Title: Psychotherapist, Chief Executive Officer
Company: Marriage Science 2000
Location: New York, New York, United States
Edward Eichel, Psychotherapist and Chief Executive Officer at Marriage Science 2000, has been recognized by Marquis Who’s Who Top Health Care Professionals for dedication, achievements, and leadership in the fields of experiential psychotherapy and sexology.
As a certified experiential psychotherapist, Mr. Eichel started as a group therapy leader at the Aureon Institute in 1968. He remained there for two years, founding Creativity Laboratories Inc. in 1971, where he would work as a director for over a decade. Additionally, he worked in private practice for over 30 years, operating in New York City from 1969 to 2000. He is a member of the Society for the Scientific Study of Sexuality, the American Academy of Clinical Sexologists, the American Association of Sex Educators, Counselors and Therapists, and the National Expressive Therapy Association. He worked as a health educator at Medgar Evers College in 1984, and was on the faculty of the National Clinical Conference in 1995. In 2001, Mr. Eichel founded Marriage Science 2000, where he continues to serve as chief executive officer to this day.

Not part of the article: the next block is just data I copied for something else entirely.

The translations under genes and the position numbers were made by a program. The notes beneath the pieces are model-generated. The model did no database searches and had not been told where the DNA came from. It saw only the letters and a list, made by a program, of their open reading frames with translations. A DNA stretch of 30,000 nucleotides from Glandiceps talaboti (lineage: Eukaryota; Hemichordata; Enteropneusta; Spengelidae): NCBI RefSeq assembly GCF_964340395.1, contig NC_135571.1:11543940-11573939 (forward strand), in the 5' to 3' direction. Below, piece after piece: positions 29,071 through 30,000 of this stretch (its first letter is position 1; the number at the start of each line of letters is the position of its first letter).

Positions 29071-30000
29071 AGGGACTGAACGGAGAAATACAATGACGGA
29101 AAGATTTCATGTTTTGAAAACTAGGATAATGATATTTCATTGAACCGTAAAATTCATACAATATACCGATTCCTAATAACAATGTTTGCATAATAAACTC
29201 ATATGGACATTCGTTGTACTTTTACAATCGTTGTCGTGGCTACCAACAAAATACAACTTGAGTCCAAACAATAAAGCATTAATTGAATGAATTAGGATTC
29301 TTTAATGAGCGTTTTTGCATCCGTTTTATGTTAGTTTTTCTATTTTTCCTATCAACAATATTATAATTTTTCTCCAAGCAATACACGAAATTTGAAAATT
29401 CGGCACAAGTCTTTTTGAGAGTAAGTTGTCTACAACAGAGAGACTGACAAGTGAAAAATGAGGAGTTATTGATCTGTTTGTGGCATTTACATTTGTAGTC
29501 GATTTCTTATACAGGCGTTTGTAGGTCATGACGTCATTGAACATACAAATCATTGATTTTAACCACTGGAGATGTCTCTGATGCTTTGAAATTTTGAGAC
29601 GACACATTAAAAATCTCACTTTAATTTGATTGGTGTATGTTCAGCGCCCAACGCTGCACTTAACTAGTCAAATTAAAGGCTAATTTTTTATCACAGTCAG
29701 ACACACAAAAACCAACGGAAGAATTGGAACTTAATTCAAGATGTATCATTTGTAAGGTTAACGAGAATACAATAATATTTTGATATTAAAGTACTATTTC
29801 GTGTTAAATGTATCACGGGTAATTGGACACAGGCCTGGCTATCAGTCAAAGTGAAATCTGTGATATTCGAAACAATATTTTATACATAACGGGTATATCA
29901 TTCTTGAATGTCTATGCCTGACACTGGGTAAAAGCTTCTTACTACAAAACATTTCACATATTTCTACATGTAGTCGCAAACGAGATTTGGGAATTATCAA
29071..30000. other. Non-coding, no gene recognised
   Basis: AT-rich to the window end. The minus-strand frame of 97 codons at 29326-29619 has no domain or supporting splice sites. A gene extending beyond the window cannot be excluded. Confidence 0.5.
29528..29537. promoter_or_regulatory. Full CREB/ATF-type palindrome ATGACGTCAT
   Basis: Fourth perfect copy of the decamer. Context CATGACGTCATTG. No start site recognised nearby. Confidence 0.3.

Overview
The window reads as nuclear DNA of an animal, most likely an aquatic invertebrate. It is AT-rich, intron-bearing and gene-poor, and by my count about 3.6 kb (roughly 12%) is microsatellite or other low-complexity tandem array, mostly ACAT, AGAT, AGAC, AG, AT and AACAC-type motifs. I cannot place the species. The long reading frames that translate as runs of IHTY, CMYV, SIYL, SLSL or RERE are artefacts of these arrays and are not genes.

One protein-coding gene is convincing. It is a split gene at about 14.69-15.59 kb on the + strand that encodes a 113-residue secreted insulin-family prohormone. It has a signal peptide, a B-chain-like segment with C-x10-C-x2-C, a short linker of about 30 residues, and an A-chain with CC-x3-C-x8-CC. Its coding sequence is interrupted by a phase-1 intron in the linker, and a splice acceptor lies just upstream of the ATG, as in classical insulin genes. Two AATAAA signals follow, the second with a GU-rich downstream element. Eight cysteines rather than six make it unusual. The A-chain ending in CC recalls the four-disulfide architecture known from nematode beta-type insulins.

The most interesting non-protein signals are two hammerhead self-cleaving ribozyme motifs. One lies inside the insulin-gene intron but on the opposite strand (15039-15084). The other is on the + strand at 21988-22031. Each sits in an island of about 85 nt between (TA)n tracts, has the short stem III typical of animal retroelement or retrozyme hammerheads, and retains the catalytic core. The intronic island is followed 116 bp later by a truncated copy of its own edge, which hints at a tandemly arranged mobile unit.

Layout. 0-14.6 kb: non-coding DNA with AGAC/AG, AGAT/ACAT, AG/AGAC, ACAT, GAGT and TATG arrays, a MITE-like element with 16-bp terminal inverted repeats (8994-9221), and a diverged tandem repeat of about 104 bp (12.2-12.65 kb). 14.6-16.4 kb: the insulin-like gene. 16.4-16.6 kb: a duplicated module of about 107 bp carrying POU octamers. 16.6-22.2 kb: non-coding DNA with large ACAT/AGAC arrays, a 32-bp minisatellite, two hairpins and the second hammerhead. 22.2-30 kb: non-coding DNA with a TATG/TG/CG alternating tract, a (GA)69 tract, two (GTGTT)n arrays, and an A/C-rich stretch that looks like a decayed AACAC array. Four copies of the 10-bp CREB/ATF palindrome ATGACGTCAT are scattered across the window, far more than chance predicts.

Mr. Eichel earned a Bachelor of Fine Arts from the School of the Art Institute of Chicago in 1958 and went on to earn a Master of Arts from New York University in 1984. He was awarded an honorary Doctor of Humane Letters from the Medical University of the Americas in 2003. Mr. Eichel has been interested in the study of sex from a young age and views sexual issues as the greatest problem of humanity. He has published several books, including “Kinsey, Sex and Fraud: The Indoctrination of a People” in 1990 and “The Perfect Fit: How to Achieve Mutual Fulfillment” in 1992. He also pioneered the Coital Alignment Technique. In addition, Mr. Eichel is a successful painter—he has painted for many years, and most famously, he attended the trial of Adolf Eichmann, a Nazi, in 1961. Mr. Eichel drew several images in the courtroom that are still on display at the Dallas Memorial Center for Holocaust Studies, and have been republished many times.
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